Nottingham Contemporary Exhibition Review


Tom Rowland and India Ferguson collaborate in this article to review a recent exhibition in the Nottingham Contemporary, Still Undead: Popular Culture in Britain Beyond the Bauhaus. 

Throughout our time at Loughborough, the Nottingham Contemporary has been a constant source of creative and artistic inspiration. Regionally, it is the leading contemporary arts institution; this has been recognised through its shortlisting for the Art Fund’s Museum of the Year 2019. The gallery hosts a wide range of exhibitions and events, with work ranging from up and coming artists to well respected names, such as 2017 Turner Prize winner, Lubaina Himid. The gallery tries to engage actively in topical debates around social changes, tackling contemporary debates on gender, race and sexuality. It also has an equally important coffee shop located in the basement of the imposing structure, which sells a high-quality range of artisanal, locally sourced produce. Overall, the Nottingham Contemporary creates a welcoming and inviting space for all ages and backgrounds.

The current exhibition engages with the Bauhaus movement and its influence through the 20th Century and beyond. Bauhaus is often thought of as an art and design movement limited to strange typography and somewhat aggressive modernist buildings. The exhibition addresses this imbalance in understanding, highlighting the crucial part the movement has played in the way that we all now experience contemporary society, with its effects being seen throughout art, media and pop culture.

The exhibition was arranged chronologically, with each room focusing on a different era and area of influence. It started slowly, with an underused and disappointing first room focussing on photography and early experimental film, such as work by the pioneering photographer, Lazlo Moholy Nagy. I felt the space was wasted, with a limited selection of photos and some oddly displayed films. The exhibition did, however, gain momentum as you went through, with the most engaging work in the last room. This was an assault on the senses, full of moving image and clashing sounds. Including film of dada performance through to stills of the iconic Leigh Bowery, the room almost felt like part of a different exhibition.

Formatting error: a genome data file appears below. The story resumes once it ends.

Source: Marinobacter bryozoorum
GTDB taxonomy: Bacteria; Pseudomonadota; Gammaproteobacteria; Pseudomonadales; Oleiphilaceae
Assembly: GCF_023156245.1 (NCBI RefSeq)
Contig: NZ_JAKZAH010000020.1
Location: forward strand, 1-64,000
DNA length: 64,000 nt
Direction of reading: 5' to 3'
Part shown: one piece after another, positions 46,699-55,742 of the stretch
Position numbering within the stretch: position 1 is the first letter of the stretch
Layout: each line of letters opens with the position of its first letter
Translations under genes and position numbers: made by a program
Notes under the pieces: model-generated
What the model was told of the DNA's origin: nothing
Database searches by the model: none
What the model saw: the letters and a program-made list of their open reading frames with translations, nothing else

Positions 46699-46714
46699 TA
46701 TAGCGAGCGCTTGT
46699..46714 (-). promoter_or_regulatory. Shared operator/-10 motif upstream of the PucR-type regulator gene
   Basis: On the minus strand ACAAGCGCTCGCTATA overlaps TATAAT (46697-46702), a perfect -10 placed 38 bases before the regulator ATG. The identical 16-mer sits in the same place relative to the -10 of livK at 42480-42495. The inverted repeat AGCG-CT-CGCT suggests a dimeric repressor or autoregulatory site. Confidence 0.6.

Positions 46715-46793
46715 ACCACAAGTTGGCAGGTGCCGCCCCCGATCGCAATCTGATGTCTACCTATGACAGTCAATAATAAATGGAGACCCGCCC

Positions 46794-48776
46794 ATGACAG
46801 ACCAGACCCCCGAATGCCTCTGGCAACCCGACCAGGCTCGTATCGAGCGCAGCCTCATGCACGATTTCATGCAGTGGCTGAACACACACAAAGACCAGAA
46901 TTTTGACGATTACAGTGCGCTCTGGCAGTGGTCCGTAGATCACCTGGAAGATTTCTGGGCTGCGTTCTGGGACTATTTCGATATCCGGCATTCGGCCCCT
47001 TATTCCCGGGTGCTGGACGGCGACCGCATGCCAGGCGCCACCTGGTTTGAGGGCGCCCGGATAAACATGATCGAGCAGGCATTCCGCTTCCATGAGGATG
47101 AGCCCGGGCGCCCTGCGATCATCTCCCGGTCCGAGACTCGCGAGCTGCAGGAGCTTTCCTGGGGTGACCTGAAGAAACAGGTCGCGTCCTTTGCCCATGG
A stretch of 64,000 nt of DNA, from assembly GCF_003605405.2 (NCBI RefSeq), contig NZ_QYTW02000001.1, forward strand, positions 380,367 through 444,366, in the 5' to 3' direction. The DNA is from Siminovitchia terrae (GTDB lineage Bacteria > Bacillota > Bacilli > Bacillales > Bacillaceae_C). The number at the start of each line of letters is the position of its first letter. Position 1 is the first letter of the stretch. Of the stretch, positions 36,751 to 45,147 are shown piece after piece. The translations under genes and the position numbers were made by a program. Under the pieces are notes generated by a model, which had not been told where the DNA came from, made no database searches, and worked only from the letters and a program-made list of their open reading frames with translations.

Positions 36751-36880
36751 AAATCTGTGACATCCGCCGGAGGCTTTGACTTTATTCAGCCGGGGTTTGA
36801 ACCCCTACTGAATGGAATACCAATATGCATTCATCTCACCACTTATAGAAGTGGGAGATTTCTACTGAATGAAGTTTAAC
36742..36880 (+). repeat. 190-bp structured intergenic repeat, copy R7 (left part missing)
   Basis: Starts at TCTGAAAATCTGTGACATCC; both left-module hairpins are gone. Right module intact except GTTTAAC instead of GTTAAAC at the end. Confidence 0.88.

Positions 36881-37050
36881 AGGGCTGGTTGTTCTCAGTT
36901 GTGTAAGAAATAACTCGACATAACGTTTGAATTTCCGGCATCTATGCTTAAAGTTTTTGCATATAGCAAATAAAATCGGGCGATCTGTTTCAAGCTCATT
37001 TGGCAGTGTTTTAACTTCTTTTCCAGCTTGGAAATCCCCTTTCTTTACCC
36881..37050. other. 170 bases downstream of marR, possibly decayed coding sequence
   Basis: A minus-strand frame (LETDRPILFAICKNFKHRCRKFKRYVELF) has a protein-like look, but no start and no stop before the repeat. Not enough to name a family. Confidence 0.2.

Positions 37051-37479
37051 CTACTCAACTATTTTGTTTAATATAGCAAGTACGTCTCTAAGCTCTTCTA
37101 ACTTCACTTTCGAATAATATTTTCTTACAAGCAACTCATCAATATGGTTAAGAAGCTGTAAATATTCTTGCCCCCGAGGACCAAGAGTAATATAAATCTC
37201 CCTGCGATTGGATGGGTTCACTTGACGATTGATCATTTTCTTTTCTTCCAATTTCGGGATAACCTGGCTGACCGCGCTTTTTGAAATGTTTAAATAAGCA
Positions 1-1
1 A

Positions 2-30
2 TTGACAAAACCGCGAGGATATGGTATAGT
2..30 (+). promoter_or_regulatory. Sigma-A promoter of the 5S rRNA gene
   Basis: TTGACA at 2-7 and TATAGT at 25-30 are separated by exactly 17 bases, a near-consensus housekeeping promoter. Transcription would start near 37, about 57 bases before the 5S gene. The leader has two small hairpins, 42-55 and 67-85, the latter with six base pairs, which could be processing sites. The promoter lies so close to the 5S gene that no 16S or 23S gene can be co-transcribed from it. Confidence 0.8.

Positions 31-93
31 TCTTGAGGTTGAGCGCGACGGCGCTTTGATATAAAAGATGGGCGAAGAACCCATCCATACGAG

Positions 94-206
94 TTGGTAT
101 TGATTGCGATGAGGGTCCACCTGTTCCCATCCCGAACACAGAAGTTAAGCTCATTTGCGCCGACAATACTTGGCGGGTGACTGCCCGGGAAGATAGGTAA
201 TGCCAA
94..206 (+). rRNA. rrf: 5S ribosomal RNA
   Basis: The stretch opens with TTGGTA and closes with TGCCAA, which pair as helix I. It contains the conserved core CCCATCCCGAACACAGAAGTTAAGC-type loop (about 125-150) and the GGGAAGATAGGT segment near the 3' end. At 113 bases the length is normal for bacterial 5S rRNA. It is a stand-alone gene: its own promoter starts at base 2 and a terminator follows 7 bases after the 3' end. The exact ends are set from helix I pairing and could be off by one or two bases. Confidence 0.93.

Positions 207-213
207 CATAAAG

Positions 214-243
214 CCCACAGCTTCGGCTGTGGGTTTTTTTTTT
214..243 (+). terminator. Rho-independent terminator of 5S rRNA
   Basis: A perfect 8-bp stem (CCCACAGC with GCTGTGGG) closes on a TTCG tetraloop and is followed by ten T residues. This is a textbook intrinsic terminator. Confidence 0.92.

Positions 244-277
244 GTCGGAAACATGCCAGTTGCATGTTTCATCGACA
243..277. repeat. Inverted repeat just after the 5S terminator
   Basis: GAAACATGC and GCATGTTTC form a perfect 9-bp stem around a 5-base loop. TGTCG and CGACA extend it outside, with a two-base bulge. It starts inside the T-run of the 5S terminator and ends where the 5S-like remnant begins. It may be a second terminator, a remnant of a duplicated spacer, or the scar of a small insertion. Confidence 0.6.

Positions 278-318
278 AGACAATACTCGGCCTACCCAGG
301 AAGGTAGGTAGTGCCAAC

There was also the chance to make some art of your own, with an interactive activity which drew upon experimental teaching methods of the Bauhaus. This activity invited visitors to put their finished masterpiece up on the gallery wall, creating a more engaging personal interaction with Bauhaus teaching practices.

While in the exhibition, we listened to talks which went into depth about one element of the display. This provided an opportunity to gain a deeper understanding of the work and engage in a wider context. It was interesting to hear more about an individual work. These talks were free and happen daily – I would recommend giving them a go, as they provide a different area of focus and interest for the sometimes initially dry objects in the exhibition. It is these interactive elements, the talks and the activities, which give the exhibitions a much more personal experience than most contemporary art galleries. They show that the gallery is genuinely invested in its visitors.

The challenge with this exhibition was that because Bauhaus has had such a far-reaching influence, trying to show the full range in one exhibition is highly challenging and not something this exhibition managed to do successfully. The rooms felt disjointed from each other and though mostly successful by themselves, they didn’t flow well together.

Nottingham Contemporary does its best to be accessible to everyone and create a comfortable and welcoming environment. We fully recommend the gallery, as it is FREE! We encourage everyone to engage with art now and again, no one’s saying you need be an art snob!


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Label Culture Editor 19-20

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